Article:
Magazine article Teaching Business & Economics

Lessons They Will Remember: Cognitive Load Theory in Business & Economics

Magazine article Teaching Business & Economics

Lessons They Will Remember: Cognitive Load Theory in Business & Economics

Article excerpt

Jade Slater considers how an understanding of our memory systems can transform student knowledge retention.

"Cognitive Load Theory is the single most important thing for teachers to know"(Dylan William)

MEMORY, LEARNING AND COGNITIVE LOAD

The human memory can be divided into the working memory and the long-term memory. The long-term memory is the memory system where large amounts of information are stored semi-permanently in the form of schemas. In contrast, the working memory processes what we are currently doing and can only deal with a limited amount of information - most people can hold four chunks of information in their working memory at one time.

The cognitive load in a task refers to the amount of effort or information processing that is required by the working memory to complete this task. According to Cognitive Load Theory there are three types of cognitive load:

1. Intrinsic cognitive load - the inherent difficulty associated with a task or of the material being learnt.

2. Extraneous cognitive load - this is any difficulty created by how the task is presented for example, some problems may be presented to students with very limited input from the teacher putting an extra, unhelpful load on the working memory. This type cognitive load should be minimized.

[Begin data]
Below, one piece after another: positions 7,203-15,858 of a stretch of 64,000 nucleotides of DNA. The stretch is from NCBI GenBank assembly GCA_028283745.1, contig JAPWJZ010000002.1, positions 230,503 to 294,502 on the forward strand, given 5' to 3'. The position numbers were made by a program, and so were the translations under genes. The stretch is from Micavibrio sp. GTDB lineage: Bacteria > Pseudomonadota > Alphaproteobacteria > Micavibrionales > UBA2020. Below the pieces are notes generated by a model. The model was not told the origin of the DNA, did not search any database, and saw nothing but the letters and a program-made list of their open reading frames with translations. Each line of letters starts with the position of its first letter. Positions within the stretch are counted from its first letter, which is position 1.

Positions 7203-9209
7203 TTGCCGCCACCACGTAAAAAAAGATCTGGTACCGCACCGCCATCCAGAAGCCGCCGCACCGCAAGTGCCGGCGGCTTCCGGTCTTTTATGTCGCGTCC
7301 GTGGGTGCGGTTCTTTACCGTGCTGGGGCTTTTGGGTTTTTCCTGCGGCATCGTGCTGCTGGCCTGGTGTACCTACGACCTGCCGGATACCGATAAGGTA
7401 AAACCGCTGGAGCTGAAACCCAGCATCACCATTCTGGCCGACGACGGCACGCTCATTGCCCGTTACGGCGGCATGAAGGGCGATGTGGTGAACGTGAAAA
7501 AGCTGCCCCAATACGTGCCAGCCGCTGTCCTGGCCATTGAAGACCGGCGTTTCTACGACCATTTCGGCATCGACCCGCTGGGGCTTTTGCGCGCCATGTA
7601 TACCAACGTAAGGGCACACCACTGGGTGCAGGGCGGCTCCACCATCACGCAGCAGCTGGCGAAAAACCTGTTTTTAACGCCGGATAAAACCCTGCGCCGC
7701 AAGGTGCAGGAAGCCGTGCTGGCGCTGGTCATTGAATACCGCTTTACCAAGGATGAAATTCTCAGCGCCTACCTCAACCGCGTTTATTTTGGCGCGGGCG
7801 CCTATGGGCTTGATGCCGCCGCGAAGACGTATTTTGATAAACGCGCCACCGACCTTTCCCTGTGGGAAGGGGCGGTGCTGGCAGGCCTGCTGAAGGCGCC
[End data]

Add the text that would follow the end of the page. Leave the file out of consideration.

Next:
3. Germane cognitive load - this refers to the work put into creating a permanent store of knowledge or to transfer knowledge into the long-term memory.

Learning occurs when information is transferred from the working memory into the long-term memory. Therefore, if the cognitive load of the task is too large the working memory is overloaded, and learning is impaired. Therefore, to increase learning cognitive load should be reduced.

HOW CAN THIS BE APPLIED IN BUSINESS STUDIES LESSONS?

1. Use a 'simple-to-complex' approach, where the elements of the material are introduced to the learner in a simple-to-complex order. This may mean introducing the basic knowledge before adding analysis and evaluation. For example, when teaching sources of finance, you would explain what each of the sources was before considering the advantages and drawbacks, and then asking pupils to compare the sources. …

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